One project examines how rural libraries address the challenges of Internet connectivity with hotspot lending programs. Research outcomes will address the role of rural libraries in local information ecosystems, the impact of hotspot lending programs on users’ quality of life and digital literacy, community outcomes of these programs, and practical requirements for offering hotspot lending programs. We look forward to supporting the efforts of Professor Sharon Strover at the University of Texas and her team.
Finally, we are pleased to be associated with principal investigator Iris Xie, Professor, University of Wisconsin—Milwaukee and her effort to develop digital library design guidelines on accessibility, usability, and utility for blind and visually impaired (BVI) users. This project will generate three products: 1) digital library design guidelines, organized by types of help-seeking situations associated with accessibility, usability, and utility; 2) a report on the current status of how digital libraries satisfy BVI users’ help needs; and 3) a methodology that can be applied to other underserved user groups to develop similar guidelines. Our involvement with this project will complement our other work on improving access to information resources for people with disabilities.
Congratulations to the grant recipients and we look forward to productive and interesting work ahead.
The post A Policy Revolution! can happen only if we work together appeared first on District Dispatch.
The Evergreen community released its 2015 Annual Report this morning during the 2016 International Evergreen Conference in Raleigh, North Carolina.
The annual report highlights a busy year for Evergreen with 60 new library locations moving to the system, bringing the total number of known Evergreen libraries to nearly 1,800. In addition to two new feature releases, 2015 also saw a lot of work completed for the new web-based staff client, which is scheduled to be ready to replace the current staff client in Spring 2017.
The annual report is available from the Evergreen web site at https://evergreen-ils.org/wp-content/uploads/2016/04/Evergreen%20Annual%20Report%202015%20Max%20Resolution.pdf
Learn about choosing blending data from different SPARQL endpoints using federated queries.
I decided to secure the www.gitenberg.org website as my test example. It's still being developed, and it's not quite ready for use, so if I screwed up it would be no disaster. Gitenberg.org is hosted using Elastic Beanstalk (EB) on Amazon Web Services (AWS), which is a popular and modern way to build scaleable web services. The servers that Elastic Beanstalk spins up have to be completely configured in advance- you can't just log in and write some files. And EB does its best to keep servers serving. It's no small matter to shut down a server and run some temporary server, because EB will spin up another server to handle rerouted traffic. These characteristics of Elastic Beanstalk exposed some of the present shortcomings and future strengths of the Let's Encrypt project.
Here's the mission statement of the project:
Let’s Encrypt is a free, automated, and open certificate authority (CA), run for the public’s benefit.While most of us focus on the word "free", the more significant word here is "automated":
Automatic: Software running on a web server can interact with Let’s Encrypt to painlessly obtain a certificate, securely configure it for use, and automatically take care of renewal.Note that the objective is not to make it painless for website administrators to obtain a certificate, but to enable software to get certificates. If the former is what you want, in the near term, then I strongly recommend that you spend some money with one of the established certificate authorities. You'll get a certificate that isn't limited to 90 days, as the LE certificates are, you can get a wildcard certificate, and you'll be following the manual procedure that your existing web server software expects you to be following.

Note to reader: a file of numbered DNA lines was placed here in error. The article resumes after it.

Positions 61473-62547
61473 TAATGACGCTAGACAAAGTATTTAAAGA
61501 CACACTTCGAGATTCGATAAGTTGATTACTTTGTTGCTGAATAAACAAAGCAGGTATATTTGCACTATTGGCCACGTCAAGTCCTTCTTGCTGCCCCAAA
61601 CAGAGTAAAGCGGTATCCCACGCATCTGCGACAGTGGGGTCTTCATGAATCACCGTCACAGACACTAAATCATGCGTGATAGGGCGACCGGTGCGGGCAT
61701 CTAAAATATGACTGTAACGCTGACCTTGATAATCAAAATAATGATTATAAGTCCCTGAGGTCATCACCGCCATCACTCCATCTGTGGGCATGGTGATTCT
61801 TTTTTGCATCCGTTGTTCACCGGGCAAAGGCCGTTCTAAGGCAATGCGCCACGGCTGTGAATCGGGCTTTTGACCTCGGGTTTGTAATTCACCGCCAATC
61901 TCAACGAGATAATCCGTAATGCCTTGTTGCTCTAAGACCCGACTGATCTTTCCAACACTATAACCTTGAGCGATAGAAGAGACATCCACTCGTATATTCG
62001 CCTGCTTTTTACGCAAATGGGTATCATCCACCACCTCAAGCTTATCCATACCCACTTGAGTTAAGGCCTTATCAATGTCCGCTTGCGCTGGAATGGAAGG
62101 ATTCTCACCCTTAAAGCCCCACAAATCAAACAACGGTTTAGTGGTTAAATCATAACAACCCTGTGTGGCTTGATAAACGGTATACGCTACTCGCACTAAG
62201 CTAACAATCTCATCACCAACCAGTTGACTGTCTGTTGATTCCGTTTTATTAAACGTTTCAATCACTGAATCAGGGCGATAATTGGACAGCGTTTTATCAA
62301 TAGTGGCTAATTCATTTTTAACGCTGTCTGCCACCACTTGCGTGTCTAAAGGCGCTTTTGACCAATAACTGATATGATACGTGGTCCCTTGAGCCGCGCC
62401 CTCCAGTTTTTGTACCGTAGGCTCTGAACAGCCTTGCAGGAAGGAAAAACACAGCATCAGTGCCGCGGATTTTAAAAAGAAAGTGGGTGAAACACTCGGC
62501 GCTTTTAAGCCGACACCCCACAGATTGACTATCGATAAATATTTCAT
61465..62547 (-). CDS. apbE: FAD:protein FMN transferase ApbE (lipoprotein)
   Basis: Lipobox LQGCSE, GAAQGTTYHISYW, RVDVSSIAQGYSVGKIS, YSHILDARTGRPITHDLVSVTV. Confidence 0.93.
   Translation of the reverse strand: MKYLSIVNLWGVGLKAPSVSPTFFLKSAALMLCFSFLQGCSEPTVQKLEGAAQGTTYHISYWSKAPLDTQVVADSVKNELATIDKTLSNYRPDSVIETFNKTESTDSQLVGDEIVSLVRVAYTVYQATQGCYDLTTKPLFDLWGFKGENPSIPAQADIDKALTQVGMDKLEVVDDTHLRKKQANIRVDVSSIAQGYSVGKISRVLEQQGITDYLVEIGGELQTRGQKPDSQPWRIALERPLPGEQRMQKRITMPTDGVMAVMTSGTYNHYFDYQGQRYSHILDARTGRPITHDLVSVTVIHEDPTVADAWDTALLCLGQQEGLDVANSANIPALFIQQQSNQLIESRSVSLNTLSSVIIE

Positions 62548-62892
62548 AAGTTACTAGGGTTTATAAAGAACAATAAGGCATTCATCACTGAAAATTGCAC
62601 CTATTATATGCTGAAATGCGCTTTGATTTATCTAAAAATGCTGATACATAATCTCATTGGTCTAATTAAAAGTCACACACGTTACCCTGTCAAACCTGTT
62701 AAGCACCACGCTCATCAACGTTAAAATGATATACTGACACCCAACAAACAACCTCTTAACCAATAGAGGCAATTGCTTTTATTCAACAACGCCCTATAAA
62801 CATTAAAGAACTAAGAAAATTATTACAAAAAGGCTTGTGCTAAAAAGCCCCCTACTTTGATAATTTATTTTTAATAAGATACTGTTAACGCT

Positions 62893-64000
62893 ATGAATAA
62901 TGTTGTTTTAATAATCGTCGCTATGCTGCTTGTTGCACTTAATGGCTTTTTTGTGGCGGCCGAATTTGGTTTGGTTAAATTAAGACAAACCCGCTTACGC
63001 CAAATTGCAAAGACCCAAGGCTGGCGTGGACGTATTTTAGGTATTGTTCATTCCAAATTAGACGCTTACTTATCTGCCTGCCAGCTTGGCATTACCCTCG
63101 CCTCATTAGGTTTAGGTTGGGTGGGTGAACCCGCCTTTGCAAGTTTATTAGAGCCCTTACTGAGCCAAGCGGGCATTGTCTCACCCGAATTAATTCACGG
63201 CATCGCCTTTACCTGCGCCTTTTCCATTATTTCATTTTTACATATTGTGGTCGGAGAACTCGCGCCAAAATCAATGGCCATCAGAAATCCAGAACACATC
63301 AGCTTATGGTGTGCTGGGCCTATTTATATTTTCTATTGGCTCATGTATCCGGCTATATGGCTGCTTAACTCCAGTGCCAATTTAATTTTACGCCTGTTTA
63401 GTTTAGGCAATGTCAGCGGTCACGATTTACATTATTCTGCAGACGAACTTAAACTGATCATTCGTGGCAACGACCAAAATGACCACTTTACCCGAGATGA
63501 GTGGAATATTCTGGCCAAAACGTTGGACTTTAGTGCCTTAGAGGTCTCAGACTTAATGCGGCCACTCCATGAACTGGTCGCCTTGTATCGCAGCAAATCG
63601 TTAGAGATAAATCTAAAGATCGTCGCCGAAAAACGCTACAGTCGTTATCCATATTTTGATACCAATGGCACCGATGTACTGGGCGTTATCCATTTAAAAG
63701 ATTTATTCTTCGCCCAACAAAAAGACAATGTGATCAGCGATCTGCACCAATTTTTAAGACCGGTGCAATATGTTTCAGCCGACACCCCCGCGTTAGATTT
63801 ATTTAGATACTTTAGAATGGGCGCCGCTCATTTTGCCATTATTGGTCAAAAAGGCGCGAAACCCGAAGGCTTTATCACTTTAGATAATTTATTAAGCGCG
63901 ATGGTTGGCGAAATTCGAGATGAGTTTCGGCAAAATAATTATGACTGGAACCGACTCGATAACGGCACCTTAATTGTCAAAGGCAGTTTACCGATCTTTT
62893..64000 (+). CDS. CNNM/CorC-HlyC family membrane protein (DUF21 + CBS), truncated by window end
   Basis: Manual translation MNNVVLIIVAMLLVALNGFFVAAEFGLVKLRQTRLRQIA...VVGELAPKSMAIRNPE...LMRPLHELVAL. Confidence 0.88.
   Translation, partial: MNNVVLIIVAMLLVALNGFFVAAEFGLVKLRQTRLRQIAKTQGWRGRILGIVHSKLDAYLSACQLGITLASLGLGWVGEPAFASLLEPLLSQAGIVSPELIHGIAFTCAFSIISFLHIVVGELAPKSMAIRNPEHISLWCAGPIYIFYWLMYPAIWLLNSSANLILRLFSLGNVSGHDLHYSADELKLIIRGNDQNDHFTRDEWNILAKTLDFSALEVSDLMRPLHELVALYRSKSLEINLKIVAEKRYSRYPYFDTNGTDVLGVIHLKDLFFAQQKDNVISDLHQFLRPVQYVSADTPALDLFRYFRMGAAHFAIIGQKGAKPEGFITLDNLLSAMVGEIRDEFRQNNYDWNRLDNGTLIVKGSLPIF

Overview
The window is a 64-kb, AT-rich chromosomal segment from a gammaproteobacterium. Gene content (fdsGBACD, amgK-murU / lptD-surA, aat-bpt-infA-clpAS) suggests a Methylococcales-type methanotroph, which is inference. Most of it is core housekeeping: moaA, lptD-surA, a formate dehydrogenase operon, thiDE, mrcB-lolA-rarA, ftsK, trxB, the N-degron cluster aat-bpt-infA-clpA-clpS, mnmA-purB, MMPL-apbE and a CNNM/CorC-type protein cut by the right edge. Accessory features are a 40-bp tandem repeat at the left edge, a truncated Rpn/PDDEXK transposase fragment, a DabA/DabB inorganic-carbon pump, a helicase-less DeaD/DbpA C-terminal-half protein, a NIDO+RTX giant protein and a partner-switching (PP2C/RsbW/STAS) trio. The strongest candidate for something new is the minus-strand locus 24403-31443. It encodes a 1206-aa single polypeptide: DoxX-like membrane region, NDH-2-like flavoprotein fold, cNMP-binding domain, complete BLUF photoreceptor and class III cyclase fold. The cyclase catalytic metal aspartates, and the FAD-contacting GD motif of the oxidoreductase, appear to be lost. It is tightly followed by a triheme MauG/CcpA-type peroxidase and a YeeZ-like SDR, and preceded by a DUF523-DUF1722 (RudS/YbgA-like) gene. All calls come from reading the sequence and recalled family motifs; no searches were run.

The real payoff for Let's Encrypt will come when your web server applications start expecting you to use the LE methods of obtaining security certificates. Then, the chore of maintaining certificates for secure web servers will disappear, and things will just work. That's an outcome worth waiting for, and worth working towards today.
So here's how I got Let's Encrypt working with Elastic Beanstalk for gitenberg.org.
The key thing to understand here is that before Let's Encrypt can issue me a certificate, I have to prove to them that I really control the hostname that I'm requesting a certificate for. So the Let's Encrypt client has to be given access to a "privileged" port on the host machine designated by DNS for that hostname. Typically, that means I have to have root access to the server in question.
In the future, Amazon should integrate a Let's Encrypt client with their Beanstalk Apache server software so all this is automatic, but for now we have to use the Let's Encrypt "manual mode". In manual mode, the Let's Encrypt client generates a cryptographic "challenge/response", which then needs to be served from the root directory of the gitenberg.org web server.
Even running Let's Encrypt in manual mode required some jumping through hoops. It won't run on Mac OSX. It doesn't yet support the flavor of Linux used by Elastic Beanstalk, so it does no good configuring Elastic Beanstalk to install it there. Instead I used the Let's Encrypt Docker container, which works nicely, and I ran a Docker-Machine inside "virtualbox" on my Mac.
Having configured Docker, I ran
docker run -it --rm -p 443:443 -p 80:80 --name letsencrypt \
-v "/etc/letsencrypt:/etc/letsencrypt" \
-v "/var/lib/letsencrypt:/var/lib/letsencrypt" \
quay.io/letsencrypt/letsencrypt:latest -a manual -d www.gitenberg.org \
--server https://acme-v01.api.letsencrypt.org/directory auth
(the --server option requires your domain to be whitelisted during the beta period.) After paging through some screens asking for my email address and permission to log my IP address, the client responded with
Make sure your web server displays the following content at http://www.gitenberg.org/.well-known/acme-challenge/8wBDbWQIvFi2bmbBScuxg4aZcVbH9e3uNrkC4CutqVQ before continuing:
8wBDbWQIvFi2bmbBScuxg4aZcVbH9e3uNrkC4CutqVQ.hZuATXmlitRphdYPyLoUCaKbvb8a_fe3wVj35ISDR2ATo do this, I configured a virtual directory "/.well-known/acme-challenge/" in the Elastic Beanstalk console with a mapping to a "letsencrypt/" directory in my application (configuration page, software configuration section, static files section.). I then made a file named "8wBDbWQIvFi2bmbBScuxg4aZcVbH9e3uNrkC4CutqVQ" with the specified content in my letsencrypt directory, committed the change with git, and deployed the application with the elastic beanstalk command line interface. After waiting for the deployment to succeed, I checked that http://www.gitenberg.org/.well-known/acme-challenge/8wBD... responded correctly, and then hit <enter>. (Though the LE client tells you that the MIME type "text/plain" MUST be sent, elastic beanstalk sets no MIME header, which is allowed.)